Tag - water sport

Chill Out in Cha-am

Cha-amIf its time to re-charge your batteries before the high season mayhem begins, then look no further than the all year round chilled out seaside resort town of Cha-am.

A favourite weekend destination for many Thai families, water sport enthusiasts, and myself, Cha-am, the No.1 beach resort of Pecthaburi province, is located 163km south of Bangkok. Getting there is as simple as a 113 Baht, 2hr bus ride from Bangkok’s Southern Bus Terminal which will drop you beside the 6 km beach at Soi 1, Ruamchit Road, the heart of the town or if you’ve 4 hrs to spare and prefer the railway, then 40 Baht will find you a seat on the direct train to Cha-am which leaves from Bangkok’s Hua Lampong Railway Station daily at 09:25am; however, if you take the train, once arrived at Cha-am Railway Station, you’ll have to hop on a 20 Baht motorcycle taxi to ferry you down to the beach area located 2km away.

cha-am_1Dotted along the 6km Ruamchit Road running parallel to Cha-am Beach, visitors can find a variety of new and old accommodation to meet any budget ranging from guest houses and villas (Approx. 400-600Baht /per night depending upon facilities) to hotels and resorts (Approx. 1,500-upwards Baht per night).  Nevertheless, as Cha-am is one of the most popular weekend destinations for Thai’s, take note that availability becomes scarce and that prices are variable and do increase to quite high levels over the weekends and during Thai holidays, so to avoid disappointment, book or call in advance if visiting on a non-week day/Thai Holiday.

For the adventurous among you, besides the beach area Cha-am has several sights to see such as Muruk Khatayawan Palace (King Vajiravudh’s golden teak summer residence), Kaeng Krachan National Park & Dam (Thailand’s largest national park at 2,915sq.km), Khao Luang Cave (home to many Buddha images very strangely showered in sunlight from 2pm-3pm), Phra Nakhon Khiri Palace & Park ( King Mongkut’s summer palace), Phraram Rachanivet Palace (King Chulalongkorn’s rainy season palace) and Springfield Village Golf Spa.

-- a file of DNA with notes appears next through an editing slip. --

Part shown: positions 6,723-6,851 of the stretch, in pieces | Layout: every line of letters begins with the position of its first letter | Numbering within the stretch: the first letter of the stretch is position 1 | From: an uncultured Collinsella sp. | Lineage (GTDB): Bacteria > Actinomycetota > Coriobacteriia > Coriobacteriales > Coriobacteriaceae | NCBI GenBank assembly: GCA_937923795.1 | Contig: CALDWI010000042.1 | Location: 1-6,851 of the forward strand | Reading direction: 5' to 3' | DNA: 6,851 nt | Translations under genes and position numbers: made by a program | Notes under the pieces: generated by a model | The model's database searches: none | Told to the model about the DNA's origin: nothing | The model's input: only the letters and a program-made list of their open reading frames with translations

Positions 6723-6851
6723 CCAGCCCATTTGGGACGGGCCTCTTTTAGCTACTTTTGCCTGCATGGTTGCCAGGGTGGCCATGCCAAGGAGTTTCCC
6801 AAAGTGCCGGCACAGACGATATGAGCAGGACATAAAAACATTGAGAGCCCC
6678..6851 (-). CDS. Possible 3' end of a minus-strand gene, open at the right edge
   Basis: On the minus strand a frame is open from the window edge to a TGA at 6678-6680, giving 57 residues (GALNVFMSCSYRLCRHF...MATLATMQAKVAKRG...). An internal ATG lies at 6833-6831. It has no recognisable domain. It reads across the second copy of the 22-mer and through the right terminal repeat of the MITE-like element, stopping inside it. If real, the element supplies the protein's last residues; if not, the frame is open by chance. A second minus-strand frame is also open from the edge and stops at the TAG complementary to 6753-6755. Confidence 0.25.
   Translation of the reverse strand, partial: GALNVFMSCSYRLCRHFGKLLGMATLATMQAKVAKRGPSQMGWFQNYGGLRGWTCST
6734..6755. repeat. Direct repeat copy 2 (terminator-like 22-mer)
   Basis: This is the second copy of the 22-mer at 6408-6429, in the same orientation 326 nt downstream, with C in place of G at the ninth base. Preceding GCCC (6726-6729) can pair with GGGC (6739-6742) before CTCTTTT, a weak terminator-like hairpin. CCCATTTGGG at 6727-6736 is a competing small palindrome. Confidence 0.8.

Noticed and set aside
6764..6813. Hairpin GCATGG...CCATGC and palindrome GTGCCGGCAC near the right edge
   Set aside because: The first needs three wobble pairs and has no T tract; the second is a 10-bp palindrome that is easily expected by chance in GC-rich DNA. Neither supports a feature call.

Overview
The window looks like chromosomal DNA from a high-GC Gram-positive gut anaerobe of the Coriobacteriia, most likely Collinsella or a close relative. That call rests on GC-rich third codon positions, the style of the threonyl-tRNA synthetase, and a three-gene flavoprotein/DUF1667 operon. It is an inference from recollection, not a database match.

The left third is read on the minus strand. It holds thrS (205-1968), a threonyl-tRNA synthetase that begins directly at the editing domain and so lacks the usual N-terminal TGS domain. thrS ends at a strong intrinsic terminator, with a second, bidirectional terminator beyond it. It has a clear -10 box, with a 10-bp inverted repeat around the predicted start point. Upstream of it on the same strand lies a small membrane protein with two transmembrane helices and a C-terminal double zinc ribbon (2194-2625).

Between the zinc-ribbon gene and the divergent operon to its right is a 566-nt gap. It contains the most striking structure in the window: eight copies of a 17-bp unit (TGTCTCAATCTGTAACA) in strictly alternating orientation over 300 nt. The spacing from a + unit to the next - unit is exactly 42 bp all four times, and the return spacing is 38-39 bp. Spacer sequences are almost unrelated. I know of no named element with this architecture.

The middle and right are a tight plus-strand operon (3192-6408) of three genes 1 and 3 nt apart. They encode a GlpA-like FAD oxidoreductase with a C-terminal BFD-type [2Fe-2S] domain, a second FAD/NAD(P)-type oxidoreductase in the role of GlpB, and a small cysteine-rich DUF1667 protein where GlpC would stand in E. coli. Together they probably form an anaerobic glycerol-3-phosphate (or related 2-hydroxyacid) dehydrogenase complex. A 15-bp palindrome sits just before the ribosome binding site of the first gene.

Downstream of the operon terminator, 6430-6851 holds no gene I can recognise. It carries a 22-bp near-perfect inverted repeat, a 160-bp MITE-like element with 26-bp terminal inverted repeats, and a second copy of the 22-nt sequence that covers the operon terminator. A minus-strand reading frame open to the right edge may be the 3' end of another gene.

At the beach, the usual array of water sports are available, with all vendors offering the same hire prices; Jet skiing 700 Bht/30mins, Banana Boat 200 Bht/per person and so on., but note that rates can change whether the beach is crowded or not, depending upon the day of the week. If you’re tired of lazing by the sea and prefer something a little less energetic than water sports, then hire a bicycle (seating 1, 2,3 even 4 people!) or a motorcycle and tour along the beach road and beyond or even take an idyllic pony trip along the beach as the sun sets. But before you leave the beach area, don’t miss out on tasting some of Cha-am’s fabulous seafood snacks served by wandering vendors.

Back along the main road, Cha-am is now home to a mix of Thai and European (particularly Scandinavian) restaurateurs and guesthouse owners.

However, unlike in other nearby popular areas such as Hua Hin, prices of food and drink are still great value. Delicious seafood, classic Thai and familiar western dishes are available to suit all tastes and large ice cold Heineken, Singha, and Chang.

My guests and diners usually tell me that Cha-am becomes like a home away from home for them, told me Jarle who together with his Thai wife Tukta and family run the perfectly located, sea facing Baan Thai Restaurant & Guesthouse. With 6 clean, well priced & furnished, self contained a/c rooms, a great Euro-Asian menu and never ending stock of ice cold beer, I was not surprised when Jarle told me that Baan Thai (www.ban-Thai.net) has been mentioned in LP.

So for those looking for a break from city life or beach loving brethren, this chilled out and peaceful home away from home is a great nearby seaside destination at which you can re-charge your batteries, hit the seafood and down a few cold ones without blowing a hole in you wallet. Enjoy.

And remember?


Wakeboarding in Thailand

Wakeboarding in Thailand
Wakeboarding in Thailand
Wakeboarding in Thailand
Wakeboarding in Thailand

“Daa…” Splash! My friend loses control of his wakeboard and plunges headfirst into the lake. But seconds later he is up, huge smile on his face. “This is awesome,” he beams, giving me the thumbs up sign.”